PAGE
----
3.3.2 Furthermore, the determination of the water contact angle and calculation of the degree of molecular surface coating were carried out by methods which the appellant regards as disclosed in the patent in suit and which were, in fact, used to obtain the data shown in the patent in suit (see points XIII.XIII. ii and 2.32.3 above). Thus it is not contested by the appellant that the degree of molecular surface coating can be determined by the methods employed according to D36.

3.4 The appellant did not present any argument as to why the data obtained according to D36 was not correct, but merely referred to its own data known from D33a, which showed a higher degree of molecular surface coating.

3.5 In these circumstances, since with D36, test results are on file which yielded a considerably lower value than 15% surface coating after 120 minutes' mixing, the board has to conclude that the process conditions such as specified in claim 1 of the main request will not inevitably result in particles having more than 15% of molecular surface coating.

3.6 As a consequence, claim 1 of the main request also includes embodiments with a lower degree of surface coating than 15% and thus extends the protection in comparison with claim 1 as granted, contrary to Article 123(3) EPC.

4. First auxiliary request - sufficiency of disclosure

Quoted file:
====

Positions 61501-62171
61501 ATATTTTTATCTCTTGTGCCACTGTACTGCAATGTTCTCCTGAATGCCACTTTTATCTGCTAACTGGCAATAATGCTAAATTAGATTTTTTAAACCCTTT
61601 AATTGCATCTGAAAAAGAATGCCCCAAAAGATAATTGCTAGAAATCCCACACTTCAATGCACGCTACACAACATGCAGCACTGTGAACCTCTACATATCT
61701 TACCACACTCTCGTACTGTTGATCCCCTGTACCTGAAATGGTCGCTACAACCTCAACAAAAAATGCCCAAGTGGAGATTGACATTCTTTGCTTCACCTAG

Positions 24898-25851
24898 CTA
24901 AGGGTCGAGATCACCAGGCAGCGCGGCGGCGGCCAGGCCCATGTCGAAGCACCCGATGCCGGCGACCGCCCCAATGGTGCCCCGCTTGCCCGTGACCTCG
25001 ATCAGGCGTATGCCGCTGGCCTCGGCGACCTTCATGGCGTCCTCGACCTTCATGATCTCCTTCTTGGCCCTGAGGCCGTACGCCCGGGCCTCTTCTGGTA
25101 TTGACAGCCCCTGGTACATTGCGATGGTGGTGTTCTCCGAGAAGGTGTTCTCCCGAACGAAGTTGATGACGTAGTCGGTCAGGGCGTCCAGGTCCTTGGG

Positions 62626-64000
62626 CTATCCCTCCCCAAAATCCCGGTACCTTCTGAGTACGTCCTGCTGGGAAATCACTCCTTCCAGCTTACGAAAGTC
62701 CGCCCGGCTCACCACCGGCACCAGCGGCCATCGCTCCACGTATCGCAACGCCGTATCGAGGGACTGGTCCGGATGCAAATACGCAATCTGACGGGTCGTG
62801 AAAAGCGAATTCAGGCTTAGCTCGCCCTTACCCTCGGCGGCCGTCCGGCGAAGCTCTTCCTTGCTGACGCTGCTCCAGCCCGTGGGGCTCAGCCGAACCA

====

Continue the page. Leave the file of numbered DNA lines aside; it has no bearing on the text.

4.1 According to claim 1 of the first auxiliary request, it is required that the coated carrier particles have more than 15% of molecular surface coating, which in the light of the above (see point 3) is to be regarded as a limiting feature in comparison with claim 1 of the main request.

4.2 As already mentioned, while the patent specification does not give a definition of the parameter "molecular surface coating", at least the following information can be derived from the patent in suit:

- that the carrier particles are coated to some extent with magnesium stearate,

- that the degree of coating is to be calculated from an experimentally determined value of the water contact angle of the coated carrier particles, and

- that the formula for that calculation can be obtained from document D5 (see points 1.31.3 and 2.22.2 above).

4.3 Determination of the parameter "water contact angle"

4.3.1 The patent in suit does not specify the method to be used for the measurement of the water contact angle.

4.3.2 Reference to document D5 is made in paragraph [0041] of the patent in suit as follows:

"At different mixing times samples were withdrawn and tested for uniformity of distribution of magnesium stearate, particle size, water contact angle and degree of molecular surface coating calculated according to Cassie et al. (Transactions of the Faraday Society 40; 546, 1944)".

Document D5 concerns porous surfaces (in particular, textile surfaces) and refers to several different water contact angles: the advancing contact angle, the solid-water receding contact angle, the apparent receding contact angle, the apparent advancing contact angle and the apparent contact angle. Since the material examined is different in D5 and a different model system is used (coated wire gratings), it is not readily apparent from D5 which water contact angle is relevant to the powder materials of the patent in suit, nor how it should be measured.